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Researchers Take Scientific Approach to Promoting Healthy Lifestyles

Dominican researchers are working with the National Park Service (NPS) on a nationwide project designed to determine how to encourage the public to use National Park lands for physical activity.

 
The NPS has selected seven pilot parks to serve as models for the incorporation of healthy recreational activities into American lifestyles. Point Reyes National Seashore was chosen as one of four “urban” parks, along with Cuyahoga Valley National Park (Ohio), Chesapeake and Ohio Canal National Historical Park (Maryland), and Timucuan Ecological and Historic Preserve (Florida). In addition, surveys will be conducted at three “destination” parks: Sitka National Historical Park (Alaska), Zion National Park (Utah), and Acadia National Park (Maine).

 
The Dominican researchers, along with their counterparts at the other pilot parks, are taking a scientific approach to promoting the health benefits of the great outdoors. Over the past six months, a nationwide team of academicians and practitioners from the fields of public health, leisure science, psychology, biology, and statistics has created protocols and measures for evaluating the value of health benefits associated with National Parks.

 
“To date, empirical data is lacking that quantifies and validates the value of National Parks in promoting and providing for active lifestyles through recreational activities,” noted Dr. Diara Spain, assistant professor of biology at Dominican and co-principal investigator on the Point Reyes study.

 
Dominican is working with Point Reyes National Seashore, the Point Reyes National Seashore Association, and Healthy Marin Partnership on the project.

 
Earlier this summer, Dominican faculty and students collected baseline data on health and recreation activities from park visitors during weekends in June and July. This data was recorded using trail intercept surveys with questions focusing on the type, duration, and frequency of physical activity as well as the positive and negative factors associated with physical activity. The surveys were taken by visitors using Bear Valley Trail and Limantour Beach Trail.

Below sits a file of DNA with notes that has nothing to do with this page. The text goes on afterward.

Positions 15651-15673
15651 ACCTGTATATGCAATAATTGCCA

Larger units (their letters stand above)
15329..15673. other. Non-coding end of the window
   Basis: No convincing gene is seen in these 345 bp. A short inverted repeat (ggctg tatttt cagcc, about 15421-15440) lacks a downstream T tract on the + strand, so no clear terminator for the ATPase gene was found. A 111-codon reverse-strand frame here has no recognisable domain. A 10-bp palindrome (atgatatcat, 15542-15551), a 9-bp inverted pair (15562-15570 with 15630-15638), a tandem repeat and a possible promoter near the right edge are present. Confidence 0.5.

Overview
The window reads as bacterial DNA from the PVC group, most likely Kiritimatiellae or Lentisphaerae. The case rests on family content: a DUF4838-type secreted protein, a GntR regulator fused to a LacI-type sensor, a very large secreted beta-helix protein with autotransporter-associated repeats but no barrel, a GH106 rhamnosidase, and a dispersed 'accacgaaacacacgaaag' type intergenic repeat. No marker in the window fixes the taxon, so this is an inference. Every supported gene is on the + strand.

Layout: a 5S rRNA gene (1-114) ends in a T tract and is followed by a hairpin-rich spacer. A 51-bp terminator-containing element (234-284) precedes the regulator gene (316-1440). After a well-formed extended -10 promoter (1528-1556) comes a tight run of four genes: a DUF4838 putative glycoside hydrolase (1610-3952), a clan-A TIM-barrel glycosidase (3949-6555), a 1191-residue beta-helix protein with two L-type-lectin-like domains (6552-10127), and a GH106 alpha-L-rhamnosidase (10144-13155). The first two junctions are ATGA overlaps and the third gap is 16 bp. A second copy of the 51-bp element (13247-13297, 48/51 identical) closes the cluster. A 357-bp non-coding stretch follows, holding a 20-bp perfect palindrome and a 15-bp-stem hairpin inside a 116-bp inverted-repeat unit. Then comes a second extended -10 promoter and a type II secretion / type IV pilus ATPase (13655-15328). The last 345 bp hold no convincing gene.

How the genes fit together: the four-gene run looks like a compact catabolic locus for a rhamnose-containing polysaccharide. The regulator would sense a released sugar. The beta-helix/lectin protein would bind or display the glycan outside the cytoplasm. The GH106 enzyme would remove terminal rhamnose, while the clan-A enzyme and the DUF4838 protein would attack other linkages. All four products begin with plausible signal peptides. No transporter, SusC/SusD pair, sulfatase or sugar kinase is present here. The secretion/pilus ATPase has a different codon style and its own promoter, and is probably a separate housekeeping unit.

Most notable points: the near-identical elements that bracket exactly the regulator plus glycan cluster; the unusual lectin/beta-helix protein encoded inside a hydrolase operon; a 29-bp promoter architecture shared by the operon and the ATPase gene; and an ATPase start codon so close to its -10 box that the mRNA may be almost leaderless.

Point Reyes National Seashore and Healthy Marin Partnership currently are promoting the recreational activities available to park visitors. One goal is to promote the park, not just as a destination, but also as an area where local residents can visit as part of their fitness plan.

 
“We want to let people know how the trail they're hiking/biking on is also benefiting their health,” said John Dell’Osso, chief of interpretation and resource education at Point Reyes National Seashore.

 
An on-going media campaign encourages the public to include physical activity such as walking or cycling in their visit to the park. Point Reyes National Seashore has 150 miles of hiking trails and some 80 miles of walkable coastline. Brochures promoting the physical – as well as mental – benefits of a visit to the park soon will be distributed throughout Marin.

 
This fall,  the Dominican team will conduct post-intervention surveys to measure the effectiveness of the physical activity information campaign.

 
The Dominican team will analyze the data this fall and will send a report to NPS officials in December. In 2008, a final synthesis report will be prepared by St. Louis University to summarize results both quantitatively and qualitatively across the seven pilot parks. The results will be used by the NPS to develop a plan for implementing the HealthierUS Initiative in the National Park system.

Posted September 5, 2007


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